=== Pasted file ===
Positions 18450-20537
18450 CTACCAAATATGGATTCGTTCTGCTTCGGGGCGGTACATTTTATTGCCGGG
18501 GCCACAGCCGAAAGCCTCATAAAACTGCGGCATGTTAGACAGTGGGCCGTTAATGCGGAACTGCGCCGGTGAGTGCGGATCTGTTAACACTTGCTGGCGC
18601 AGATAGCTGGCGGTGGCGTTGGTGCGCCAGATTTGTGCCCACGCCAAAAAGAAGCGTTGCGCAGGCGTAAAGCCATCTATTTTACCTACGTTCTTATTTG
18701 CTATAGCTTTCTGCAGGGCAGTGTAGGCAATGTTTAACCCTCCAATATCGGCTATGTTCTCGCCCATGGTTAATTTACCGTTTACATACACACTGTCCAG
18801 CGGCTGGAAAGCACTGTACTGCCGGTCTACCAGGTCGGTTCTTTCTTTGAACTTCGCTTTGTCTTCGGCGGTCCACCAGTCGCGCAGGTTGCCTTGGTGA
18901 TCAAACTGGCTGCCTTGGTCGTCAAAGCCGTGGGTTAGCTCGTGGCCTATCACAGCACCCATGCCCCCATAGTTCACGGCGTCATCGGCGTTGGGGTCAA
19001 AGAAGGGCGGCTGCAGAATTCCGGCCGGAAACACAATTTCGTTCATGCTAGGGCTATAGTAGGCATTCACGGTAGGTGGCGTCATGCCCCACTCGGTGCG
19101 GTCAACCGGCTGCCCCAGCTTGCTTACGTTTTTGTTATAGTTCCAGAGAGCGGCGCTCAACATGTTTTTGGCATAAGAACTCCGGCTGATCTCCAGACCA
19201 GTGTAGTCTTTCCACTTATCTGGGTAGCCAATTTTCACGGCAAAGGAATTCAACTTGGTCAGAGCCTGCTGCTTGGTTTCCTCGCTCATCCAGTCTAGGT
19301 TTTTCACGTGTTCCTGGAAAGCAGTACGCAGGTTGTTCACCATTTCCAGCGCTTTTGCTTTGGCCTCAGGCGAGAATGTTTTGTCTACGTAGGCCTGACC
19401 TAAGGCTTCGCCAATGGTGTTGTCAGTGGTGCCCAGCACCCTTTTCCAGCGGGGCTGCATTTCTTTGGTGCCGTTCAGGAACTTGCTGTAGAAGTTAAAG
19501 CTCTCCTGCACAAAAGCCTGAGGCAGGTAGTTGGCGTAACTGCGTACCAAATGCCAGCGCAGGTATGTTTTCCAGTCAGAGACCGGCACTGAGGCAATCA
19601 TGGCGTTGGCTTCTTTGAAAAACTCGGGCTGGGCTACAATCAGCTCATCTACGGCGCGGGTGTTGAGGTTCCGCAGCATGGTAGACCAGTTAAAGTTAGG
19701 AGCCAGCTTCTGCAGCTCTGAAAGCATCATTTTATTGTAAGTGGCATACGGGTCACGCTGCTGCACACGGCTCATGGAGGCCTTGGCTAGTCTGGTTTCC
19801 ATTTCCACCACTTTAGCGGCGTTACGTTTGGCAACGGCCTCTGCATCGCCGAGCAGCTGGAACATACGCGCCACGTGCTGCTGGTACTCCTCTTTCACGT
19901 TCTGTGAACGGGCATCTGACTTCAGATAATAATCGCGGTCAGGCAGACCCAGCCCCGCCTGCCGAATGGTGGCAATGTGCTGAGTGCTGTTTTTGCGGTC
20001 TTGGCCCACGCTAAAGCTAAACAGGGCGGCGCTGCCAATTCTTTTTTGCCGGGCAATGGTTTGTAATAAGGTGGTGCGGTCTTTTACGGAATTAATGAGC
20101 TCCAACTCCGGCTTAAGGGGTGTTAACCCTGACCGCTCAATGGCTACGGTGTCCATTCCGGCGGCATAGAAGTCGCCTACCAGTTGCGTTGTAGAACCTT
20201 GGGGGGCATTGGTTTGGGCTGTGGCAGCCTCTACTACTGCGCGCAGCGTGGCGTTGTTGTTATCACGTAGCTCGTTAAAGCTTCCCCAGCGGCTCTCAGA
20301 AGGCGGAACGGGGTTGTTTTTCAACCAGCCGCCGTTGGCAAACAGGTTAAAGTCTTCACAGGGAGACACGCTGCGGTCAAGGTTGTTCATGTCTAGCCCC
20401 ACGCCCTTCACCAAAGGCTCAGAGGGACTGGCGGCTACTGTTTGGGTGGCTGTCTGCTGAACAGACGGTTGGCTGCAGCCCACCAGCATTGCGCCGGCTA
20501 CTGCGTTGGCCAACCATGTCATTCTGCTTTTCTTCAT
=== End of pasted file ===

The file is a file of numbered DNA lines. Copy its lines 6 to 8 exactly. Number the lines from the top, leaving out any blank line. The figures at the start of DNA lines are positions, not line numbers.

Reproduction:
18801 CGGCTGGAAAGCACTGTACTGCCGGTCTACCAGGTCGGTTCTTTCTTTGAACTTCGCTTTGTCTTCGGCGGTCCACCAGTCGCGCAGGTTGCCTTGGTGA
18901 TCAAACTGGCTGCCTTGGTCGTCAAAGCCGTGGGTTAGCTCGTGGCCTATCACAGCACCCATGCCCCCATAGTTCACGGCGTCATCGGCGTTGGGGTCAA
19001 AGAAGGGCGGCTGCAGAATTCCGGCCGGAAACACAATTTCGTTCATGCTAGGGCTATAGTAGGCATTCACGGTAGGTGGCGTCATGCCCCACTCGGTGCG